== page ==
1. Know the collections before you go! This seems like the natural thing to do; however, our research was based solely on places not to miss! So we didn’t miss walking around in this amazing museum.


CaixaForum Madrid

This cultural exhibition center, just across the street from the Prado, is a modern space with rotating exhibitions and the city’s first vertical garden. Once an electric factory, the building now sports shockingly modern interiors, complete with a shiny steel stairway with a reflective design. Still, the exhibitions here run the gamut from traditional painters to more polemic topics such as the story of refugees in Spain. The latest exhibitions include a series of Toulouse-Lautrec paintings outlining his experiences in the Paris Montmartre neighborhood. While not on the tip of every visitor’s tongue—it’s pronounced “Cayysha” by the way—the museum is worth a look. You can get through any of the exhibitions in a couple of hours, making it a great backup choice if the lines are too daunting at the Prado.

The living wall

  1. We had no idea there was museum . The vertical wall was a spectacular site.

The Museo Nacional Centro de Arte Reina Sofía (“Queen Sofía National Museum Art Centre”; MNCARS)[n. 1] is Spain’s national museum of 20th-century art. The museum was officially inaugurated on September 10, 1990, and is named for Queen Sofía. It is located in Madrid, near the Atocha train and metro stations, at the southern end of the so-called Golden Triangle of Art (located along the Paseo del Prado and also comprising the Museo del Prado and the Museo Thyssen-Bornemisza).

The museum is mainly dedicated to Spanish art. Highlights of the museum include excellent collections of Spain’s two greatest 20th-century masters, Pablo Picasso and Salvador Dalí. The most famous masterpiece in the museum is Picasso’s 1937 painting Guernica. Along with its extensive collection, the museum offers a mixture of national and international temporary exhibitions in its many galleries, making it one of the world’s largest museums for modern and contemporary art.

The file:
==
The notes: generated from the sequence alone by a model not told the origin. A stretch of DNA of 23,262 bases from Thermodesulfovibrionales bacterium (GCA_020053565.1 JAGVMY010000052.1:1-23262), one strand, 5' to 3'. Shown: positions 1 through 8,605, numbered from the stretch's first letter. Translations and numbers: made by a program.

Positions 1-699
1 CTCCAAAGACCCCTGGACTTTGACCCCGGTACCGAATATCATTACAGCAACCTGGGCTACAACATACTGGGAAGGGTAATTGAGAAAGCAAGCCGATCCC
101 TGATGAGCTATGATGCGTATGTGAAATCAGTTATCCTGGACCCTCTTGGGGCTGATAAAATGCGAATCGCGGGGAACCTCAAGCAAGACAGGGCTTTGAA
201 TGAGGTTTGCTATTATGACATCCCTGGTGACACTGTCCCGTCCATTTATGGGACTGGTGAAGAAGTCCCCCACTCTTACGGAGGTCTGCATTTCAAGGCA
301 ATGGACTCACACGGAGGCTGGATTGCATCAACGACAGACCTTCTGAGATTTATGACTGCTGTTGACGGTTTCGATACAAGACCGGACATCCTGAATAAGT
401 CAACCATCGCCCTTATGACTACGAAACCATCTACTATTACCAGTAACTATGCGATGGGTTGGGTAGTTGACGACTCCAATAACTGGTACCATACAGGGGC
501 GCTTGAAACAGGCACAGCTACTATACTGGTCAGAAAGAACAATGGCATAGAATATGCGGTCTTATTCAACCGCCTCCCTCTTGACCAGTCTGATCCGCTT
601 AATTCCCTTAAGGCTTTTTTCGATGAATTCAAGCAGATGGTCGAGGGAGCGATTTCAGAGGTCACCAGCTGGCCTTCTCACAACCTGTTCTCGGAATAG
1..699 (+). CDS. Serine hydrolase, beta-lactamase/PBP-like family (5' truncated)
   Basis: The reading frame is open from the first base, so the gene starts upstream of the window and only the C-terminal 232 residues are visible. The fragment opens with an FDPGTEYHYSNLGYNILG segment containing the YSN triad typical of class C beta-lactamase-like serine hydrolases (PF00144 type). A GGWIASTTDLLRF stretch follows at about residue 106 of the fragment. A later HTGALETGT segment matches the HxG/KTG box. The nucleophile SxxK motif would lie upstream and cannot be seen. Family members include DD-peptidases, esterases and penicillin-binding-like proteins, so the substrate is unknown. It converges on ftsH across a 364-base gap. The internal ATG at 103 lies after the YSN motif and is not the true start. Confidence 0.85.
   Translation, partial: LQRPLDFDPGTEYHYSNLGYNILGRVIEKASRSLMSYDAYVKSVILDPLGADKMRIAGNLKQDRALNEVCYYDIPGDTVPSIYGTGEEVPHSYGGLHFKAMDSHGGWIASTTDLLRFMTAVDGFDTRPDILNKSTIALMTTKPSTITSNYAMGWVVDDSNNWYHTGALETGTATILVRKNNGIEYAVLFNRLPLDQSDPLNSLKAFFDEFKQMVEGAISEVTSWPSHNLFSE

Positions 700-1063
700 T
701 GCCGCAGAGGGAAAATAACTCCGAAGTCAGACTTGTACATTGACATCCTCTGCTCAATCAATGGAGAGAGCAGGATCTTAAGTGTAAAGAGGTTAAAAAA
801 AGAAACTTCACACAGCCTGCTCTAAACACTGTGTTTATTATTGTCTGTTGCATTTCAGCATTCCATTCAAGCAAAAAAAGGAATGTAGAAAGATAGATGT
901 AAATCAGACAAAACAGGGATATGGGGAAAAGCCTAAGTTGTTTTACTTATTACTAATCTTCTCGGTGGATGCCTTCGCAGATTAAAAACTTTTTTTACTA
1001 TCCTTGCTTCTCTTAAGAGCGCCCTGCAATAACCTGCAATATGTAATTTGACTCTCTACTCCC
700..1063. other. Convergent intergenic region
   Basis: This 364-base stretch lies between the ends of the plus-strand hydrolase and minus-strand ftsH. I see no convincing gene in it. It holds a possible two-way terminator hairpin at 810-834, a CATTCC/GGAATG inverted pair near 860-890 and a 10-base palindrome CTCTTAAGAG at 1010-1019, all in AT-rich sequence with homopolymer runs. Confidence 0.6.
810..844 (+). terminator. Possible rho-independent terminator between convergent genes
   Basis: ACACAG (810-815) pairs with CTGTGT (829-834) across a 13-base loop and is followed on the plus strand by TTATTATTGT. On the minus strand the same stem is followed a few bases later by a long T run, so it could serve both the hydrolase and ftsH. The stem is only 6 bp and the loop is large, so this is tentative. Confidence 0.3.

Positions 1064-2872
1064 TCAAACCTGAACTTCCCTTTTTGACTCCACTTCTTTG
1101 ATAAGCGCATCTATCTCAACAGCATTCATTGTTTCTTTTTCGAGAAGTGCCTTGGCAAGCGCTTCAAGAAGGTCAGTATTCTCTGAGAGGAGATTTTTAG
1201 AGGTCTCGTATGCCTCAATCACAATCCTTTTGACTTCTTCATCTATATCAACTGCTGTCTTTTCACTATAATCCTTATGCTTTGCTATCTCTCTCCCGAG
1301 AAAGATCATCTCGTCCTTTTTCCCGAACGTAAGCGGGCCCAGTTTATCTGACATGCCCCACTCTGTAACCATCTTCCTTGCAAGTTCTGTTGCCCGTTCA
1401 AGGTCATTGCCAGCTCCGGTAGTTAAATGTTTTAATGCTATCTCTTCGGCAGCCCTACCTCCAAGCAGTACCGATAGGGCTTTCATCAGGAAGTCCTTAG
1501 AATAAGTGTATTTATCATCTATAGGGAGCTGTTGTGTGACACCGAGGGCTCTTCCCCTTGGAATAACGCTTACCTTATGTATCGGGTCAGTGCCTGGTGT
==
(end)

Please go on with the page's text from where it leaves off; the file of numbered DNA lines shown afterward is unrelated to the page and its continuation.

The tiny bit I could capture

One of Madrid’s heavy hitters, the Reina Sofia specializes in 20th-century Spanish art. While most Madrid visitors make a beeline for the Prado, this museum is often next on the agenda. The glass addition to the otherwise historic facade hints at the surprising gems within, including masterpieces focusing on feminism, dreams, the Spanish civil war, and most notably, Picasso’s “Guernica.” Rotating exhibitions span the globe and touch upon thought-provoking, conversation-starting topics. This is one of the world’s largest museums dedicated to modern art, quite an impressive feat for a museum that opened in 1992. You’ll find works from Pablo Picasso, Salvador Dalí, and other bold-faced names.

Don’t lean on pedestals
  1. See this sculpture right here. Picasso did that. My mother and I were excited to see the photos we had taken so far. So, there was a podium to lean on to look. When we realized we were leaning next to a sculpture by Picasso and could have knocked it off, we were mortified. Don’t lean on a pedestal especially if it has nothing around it.
  2. There are many paintings and exhibits of which you are not to photograph. The “Guernica” is one of them. It’s a massive piece and can’t be contained in one photo. As you can plainly see as I captured a quick snippet for my mom. I figured it’s been 3 years, I can be safe posting it now.
  3. Know which exhibits are rotating and design your visit around that.

We both loved the Reina Sofia and it was located right across the street from the Airbnb we stayed at.

Basically, know before you go and enjoy every second of your sight seeing.